I’m entering week three of my fast, second week on refugee rations. Well maybe it’s really that I’m starting a third week-long fast. I broke from my refugee rations this weekend to gather with family and friends. I had an overwhelming appetite for fruits, vegetables, tofu, hummus and all the things I usually eat and had not allowed myself for so long. I feel very mixed now. A bit of shame for not continuing on without a break, thoughts of gratitude for the availability of nutrition that has brought back my strength, and an acute awareness of the excess all around us. Going back to meal after meal of cracked wheat and split yellow peas, I think of things like how to arrange for a refugee distribution of curry powder, hot sauce, peanut butter and sesame oil. And, of course, vitamins.
When I first went to the camps, I naively expected to find long cafeteria lines like a soup kitchen. I did not know that refugees received a monthly ration of food that they had to cook over a wood fire. Then I learned about the horrific risk of rape that women face as they leave the camps to collect the firewood they need to cook each day. I could not understand why the UN did not more proactively address the issue of cooking fuel. In some places we were told that women were walking up to 8 miles each way before they would find a stubby tree to take branches from for their fire. Early in the conflict, Médecins Sans Frontières estimated that 82% of rapes occurred during such daily chores. Periodically I hear about UN deliveries of firewood, but I do not know if they are regular or even still ongoing. I witnessed one of these monthly distributions in a camp in Eastern Chad. The women told me their small pile of wood could last 5-6 days – two weeks if they were really resourceful. The pile was about the size I could go through in a few hours on a camping trip.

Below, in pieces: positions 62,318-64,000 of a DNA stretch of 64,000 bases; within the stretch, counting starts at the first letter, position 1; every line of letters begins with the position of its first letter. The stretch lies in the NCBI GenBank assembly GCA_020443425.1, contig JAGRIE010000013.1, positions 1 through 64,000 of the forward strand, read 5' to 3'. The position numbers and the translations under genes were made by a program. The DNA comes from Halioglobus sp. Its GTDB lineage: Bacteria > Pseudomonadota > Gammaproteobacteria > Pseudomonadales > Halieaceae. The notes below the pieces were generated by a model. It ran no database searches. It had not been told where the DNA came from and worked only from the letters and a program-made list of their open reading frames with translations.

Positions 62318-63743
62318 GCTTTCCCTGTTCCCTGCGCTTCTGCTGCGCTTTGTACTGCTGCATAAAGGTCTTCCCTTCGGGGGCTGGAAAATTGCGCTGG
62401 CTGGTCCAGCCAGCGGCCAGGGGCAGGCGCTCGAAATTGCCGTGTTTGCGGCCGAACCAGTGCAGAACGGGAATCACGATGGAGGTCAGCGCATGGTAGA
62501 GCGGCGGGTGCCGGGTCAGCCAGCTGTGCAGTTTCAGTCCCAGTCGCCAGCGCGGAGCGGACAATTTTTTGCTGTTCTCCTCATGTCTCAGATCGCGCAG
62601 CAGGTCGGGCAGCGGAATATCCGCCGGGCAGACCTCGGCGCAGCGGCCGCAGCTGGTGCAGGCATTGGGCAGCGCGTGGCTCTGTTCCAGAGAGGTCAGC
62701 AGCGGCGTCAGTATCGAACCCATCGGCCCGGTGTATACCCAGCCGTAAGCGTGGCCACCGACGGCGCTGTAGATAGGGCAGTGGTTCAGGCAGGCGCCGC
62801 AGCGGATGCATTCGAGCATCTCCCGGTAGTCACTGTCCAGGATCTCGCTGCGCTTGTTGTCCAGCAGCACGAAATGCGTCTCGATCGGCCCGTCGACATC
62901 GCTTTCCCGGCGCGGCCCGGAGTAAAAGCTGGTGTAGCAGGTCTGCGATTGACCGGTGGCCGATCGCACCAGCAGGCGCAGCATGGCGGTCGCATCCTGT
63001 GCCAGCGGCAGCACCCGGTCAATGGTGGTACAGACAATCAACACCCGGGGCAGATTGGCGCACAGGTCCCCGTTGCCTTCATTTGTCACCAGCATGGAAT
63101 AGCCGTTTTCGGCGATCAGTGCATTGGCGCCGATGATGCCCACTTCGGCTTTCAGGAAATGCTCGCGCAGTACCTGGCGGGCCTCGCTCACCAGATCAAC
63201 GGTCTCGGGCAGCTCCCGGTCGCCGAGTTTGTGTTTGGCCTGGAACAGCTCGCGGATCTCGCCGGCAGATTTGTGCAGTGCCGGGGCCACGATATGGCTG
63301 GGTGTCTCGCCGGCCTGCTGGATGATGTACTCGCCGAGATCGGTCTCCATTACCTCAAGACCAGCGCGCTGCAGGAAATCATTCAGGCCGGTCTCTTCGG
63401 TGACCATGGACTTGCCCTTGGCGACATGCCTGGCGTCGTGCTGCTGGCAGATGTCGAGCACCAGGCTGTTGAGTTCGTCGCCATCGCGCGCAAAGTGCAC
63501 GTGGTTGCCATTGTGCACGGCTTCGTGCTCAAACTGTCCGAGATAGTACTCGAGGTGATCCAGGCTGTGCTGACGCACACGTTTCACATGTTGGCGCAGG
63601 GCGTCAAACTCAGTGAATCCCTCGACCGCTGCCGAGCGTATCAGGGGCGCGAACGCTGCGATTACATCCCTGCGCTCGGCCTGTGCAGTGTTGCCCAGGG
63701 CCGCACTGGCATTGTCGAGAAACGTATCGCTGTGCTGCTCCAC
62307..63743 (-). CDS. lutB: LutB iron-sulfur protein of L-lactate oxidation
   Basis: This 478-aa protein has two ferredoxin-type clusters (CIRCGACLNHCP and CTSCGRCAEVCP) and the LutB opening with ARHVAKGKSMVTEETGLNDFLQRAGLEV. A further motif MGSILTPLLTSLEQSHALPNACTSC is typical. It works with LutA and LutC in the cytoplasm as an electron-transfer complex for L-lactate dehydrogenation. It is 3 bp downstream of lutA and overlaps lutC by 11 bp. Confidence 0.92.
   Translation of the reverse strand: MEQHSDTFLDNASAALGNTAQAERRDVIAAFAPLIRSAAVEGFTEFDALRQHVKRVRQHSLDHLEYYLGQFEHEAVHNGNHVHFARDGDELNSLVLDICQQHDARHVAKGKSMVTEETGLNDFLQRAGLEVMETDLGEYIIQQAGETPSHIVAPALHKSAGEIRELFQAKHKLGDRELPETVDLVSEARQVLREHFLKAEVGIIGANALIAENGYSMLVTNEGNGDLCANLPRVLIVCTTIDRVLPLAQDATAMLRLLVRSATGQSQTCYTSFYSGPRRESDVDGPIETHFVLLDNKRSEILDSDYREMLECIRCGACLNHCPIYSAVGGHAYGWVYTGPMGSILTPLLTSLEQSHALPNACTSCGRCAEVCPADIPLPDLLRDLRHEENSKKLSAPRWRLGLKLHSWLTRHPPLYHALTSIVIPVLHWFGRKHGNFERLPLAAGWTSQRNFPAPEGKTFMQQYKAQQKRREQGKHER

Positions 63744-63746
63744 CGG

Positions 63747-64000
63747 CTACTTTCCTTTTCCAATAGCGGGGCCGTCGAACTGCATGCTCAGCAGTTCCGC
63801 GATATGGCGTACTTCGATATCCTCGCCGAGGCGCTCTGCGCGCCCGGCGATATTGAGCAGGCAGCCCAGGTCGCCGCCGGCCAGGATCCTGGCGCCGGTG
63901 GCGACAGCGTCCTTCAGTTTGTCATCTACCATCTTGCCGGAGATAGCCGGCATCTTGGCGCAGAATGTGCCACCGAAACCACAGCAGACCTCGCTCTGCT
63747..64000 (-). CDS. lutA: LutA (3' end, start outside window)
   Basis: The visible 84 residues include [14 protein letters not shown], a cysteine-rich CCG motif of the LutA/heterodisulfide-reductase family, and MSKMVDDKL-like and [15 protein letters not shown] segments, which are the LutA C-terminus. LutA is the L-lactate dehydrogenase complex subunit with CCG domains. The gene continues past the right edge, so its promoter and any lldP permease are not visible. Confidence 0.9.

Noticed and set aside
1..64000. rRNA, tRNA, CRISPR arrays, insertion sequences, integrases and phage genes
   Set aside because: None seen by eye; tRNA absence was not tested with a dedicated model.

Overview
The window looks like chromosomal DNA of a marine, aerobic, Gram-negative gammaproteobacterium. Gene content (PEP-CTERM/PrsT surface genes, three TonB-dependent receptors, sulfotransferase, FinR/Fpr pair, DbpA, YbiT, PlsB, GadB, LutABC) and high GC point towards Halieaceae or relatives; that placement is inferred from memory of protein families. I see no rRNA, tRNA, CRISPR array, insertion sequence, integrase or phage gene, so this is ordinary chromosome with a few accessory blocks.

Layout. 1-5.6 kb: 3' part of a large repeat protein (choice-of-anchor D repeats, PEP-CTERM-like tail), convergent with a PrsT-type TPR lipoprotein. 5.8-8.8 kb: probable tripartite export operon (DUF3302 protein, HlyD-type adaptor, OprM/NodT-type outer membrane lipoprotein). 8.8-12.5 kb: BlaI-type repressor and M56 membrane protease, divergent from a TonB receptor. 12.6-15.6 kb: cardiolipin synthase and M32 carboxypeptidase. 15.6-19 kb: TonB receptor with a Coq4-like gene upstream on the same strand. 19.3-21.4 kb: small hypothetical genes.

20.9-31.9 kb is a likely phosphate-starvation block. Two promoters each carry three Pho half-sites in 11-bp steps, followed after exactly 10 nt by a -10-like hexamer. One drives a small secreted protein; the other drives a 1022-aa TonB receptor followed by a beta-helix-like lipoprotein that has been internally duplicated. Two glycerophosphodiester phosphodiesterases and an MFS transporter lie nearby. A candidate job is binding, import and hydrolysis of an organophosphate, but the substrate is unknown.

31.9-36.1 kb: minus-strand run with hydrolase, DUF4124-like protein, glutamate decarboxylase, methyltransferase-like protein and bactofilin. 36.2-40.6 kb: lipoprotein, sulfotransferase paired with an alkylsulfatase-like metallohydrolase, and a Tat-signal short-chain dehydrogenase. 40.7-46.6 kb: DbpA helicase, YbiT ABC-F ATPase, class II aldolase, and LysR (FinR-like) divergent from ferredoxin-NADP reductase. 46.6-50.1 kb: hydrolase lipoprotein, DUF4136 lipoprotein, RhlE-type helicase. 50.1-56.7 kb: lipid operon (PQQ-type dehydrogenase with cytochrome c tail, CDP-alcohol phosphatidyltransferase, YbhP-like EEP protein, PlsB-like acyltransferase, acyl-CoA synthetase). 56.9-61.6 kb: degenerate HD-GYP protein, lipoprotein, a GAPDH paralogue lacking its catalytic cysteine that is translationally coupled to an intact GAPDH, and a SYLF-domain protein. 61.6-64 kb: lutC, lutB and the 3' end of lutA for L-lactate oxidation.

There is an amazing program called the Solar Cooker Project sponsored by Jewish World Watch, which teaches women how to cook their food using the heat of the sun, reflected off a three-part piece of cardboard covered with a silver coating. And there is a wonderful group started by a high-school student called Teens 4 Peace, which have been manufacturing a small device that helps women know if their water has gotten hot enough using the solar cooker to purify the water. And yet, the women also told us they prefer the smoky taste to their food that they get from a wood fire. I can almost understand, but I’ve only been eating these same rations each meal for about two weeks now – not five or six years.
Even more staggering, we were told that there was enough of a market for firewood that women were still going off into the desert to collect it even if they had a solar cooker. I wonder what they buy with that money. The women I spoke with in the camps always asked for milk for their children. But to risk rape or murder by Janjaweed to collect a few pieces of firewood to sell…the need for their children must be so very great. just cannot fathom this. What will they cook on when the rains come and there is no solar option?